I don’t agree with those anthroposophists who engage in all sorts of casuistry to demonstrate that Steiner didn’t have any racism in his outlook. I do agree with Dr Adrian Anderson, who in his paper Opponents and Critics: Criticism of Steiner and Anthroposophy, says the following:

“… Anyone who can discern the spiritual integrity of Steiner, as evidenced in his teachings on ethics and spirituality, is aware that he was certainly not a person who harbours dislike, and encourages hostility of, people based on their racial characteristics. Those who study Steiner carefully, encounter ideas which have a profoundly spiritual nature. But this argument is of little weight with those who cannot, or do not want to, see the integrity of Steiner.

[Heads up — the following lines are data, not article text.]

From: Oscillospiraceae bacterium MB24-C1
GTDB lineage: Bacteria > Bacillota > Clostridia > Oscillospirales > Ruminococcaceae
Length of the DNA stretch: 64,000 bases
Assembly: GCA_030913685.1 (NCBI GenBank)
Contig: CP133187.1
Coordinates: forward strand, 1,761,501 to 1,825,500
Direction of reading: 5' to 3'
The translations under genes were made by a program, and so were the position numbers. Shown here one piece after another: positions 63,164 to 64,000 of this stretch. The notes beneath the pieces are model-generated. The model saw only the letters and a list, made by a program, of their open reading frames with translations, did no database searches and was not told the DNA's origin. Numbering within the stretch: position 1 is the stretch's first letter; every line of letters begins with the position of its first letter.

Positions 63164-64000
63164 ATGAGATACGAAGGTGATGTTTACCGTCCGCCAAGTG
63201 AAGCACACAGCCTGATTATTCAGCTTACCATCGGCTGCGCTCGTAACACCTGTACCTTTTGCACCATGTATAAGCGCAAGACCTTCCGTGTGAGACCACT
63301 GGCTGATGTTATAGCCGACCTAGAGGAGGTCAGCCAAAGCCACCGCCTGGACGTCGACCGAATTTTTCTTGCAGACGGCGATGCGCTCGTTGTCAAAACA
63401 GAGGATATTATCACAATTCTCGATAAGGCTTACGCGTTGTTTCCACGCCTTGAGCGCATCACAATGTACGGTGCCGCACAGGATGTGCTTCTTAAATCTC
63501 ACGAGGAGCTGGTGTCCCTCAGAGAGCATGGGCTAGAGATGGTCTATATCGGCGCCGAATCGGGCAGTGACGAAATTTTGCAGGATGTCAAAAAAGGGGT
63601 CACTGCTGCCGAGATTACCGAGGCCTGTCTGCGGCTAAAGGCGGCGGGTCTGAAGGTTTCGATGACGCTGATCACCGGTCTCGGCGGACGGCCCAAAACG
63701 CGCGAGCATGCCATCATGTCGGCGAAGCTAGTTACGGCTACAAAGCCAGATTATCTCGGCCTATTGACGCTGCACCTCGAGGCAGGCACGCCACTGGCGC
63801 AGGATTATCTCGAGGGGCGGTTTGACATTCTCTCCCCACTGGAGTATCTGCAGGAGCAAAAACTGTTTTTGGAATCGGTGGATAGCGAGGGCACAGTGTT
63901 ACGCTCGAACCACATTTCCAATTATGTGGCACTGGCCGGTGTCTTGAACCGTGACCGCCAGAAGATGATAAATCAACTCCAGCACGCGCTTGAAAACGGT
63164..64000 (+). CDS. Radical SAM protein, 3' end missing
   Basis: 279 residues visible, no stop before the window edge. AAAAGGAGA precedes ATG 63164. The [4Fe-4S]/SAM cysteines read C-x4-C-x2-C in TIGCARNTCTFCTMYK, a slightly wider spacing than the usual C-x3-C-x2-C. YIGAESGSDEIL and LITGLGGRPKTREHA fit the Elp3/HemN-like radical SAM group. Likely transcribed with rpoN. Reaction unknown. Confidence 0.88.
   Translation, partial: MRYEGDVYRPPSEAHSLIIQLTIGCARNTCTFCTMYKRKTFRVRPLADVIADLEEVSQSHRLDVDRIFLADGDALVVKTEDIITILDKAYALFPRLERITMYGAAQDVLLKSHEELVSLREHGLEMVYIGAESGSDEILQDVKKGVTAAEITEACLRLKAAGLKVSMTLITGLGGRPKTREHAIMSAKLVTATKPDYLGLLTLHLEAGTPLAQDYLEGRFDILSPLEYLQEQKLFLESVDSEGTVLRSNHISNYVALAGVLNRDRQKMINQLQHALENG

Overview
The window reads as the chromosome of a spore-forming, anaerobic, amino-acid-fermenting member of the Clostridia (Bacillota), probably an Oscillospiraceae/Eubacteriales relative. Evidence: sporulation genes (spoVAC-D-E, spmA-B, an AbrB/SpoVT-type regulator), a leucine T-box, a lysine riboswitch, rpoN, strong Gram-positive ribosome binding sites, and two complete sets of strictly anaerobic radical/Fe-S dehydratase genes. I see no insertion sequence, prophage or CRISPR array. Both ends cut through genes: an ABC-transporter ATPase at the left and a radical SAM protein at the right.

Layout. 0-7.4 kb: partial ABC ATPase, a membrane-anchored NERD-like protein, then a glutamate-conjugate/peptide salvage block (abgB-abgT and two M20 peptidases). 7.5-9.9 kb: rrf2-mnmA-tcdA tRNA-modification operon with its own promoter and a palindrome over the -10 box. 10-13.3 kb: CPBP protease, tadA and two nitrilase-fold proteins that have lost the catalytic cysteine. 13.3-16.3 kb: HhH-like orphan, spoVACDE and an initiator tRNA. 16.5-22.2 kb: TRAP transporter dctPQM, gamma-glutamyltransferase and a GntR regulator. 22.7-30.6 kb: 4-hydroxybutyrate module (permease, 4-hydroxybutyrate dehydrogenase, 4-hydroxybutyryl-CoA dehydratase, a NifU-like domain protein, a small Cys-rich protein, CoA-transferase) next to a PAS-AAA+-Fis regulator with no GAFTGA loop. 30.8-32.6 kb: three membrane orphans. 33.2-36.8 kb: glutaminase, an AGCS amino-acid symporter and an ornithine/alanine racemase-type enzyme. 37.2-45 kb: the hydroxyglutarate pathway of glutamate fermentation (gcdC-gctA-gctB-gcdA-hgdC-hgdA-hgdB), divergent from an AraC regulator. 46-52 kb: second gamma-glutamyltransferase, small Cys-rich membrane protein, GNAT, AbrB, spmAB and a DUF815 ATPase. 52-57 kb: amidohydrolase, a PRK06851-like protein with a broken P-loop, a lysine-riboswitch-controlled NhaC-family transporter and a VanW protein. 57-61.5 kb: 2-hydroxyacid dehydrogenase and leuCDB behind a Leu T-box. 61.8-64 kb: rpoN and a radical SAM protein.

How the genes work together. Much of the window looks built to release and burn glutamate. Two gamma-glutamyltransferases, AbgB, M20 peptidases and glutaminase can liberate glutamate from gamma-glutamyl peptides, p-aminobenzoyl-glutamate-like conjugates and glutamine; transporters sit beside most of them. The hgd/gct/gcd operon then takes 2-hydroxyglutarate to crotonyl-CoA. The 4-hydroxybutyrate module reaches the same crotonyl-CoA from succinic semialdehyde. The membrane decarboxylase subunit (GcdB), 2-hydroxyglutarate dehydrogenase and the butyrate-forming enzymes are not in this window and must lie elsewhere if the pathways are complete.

For example Steiner mentioned, in what amounts to a direct and total breach of modern anti-racism criteria, that the colour of the skin itself is an expression of various etheric and astral energies, and that these give a specific tone to the way the human mind manifests. It is true that when he was talking about this, he emphasised that the worthiness of the human being itself, of any racial origin, is not the theme, and is not being assessed in his lecture. But despite these words, any person today in assessing Steiner’s works against the modern definition of racism, has no option other than to conclude that they are to be defined today as racist; for logically viewed, this is simply the fact of the matter. And students of Steiner need to note this fact well”.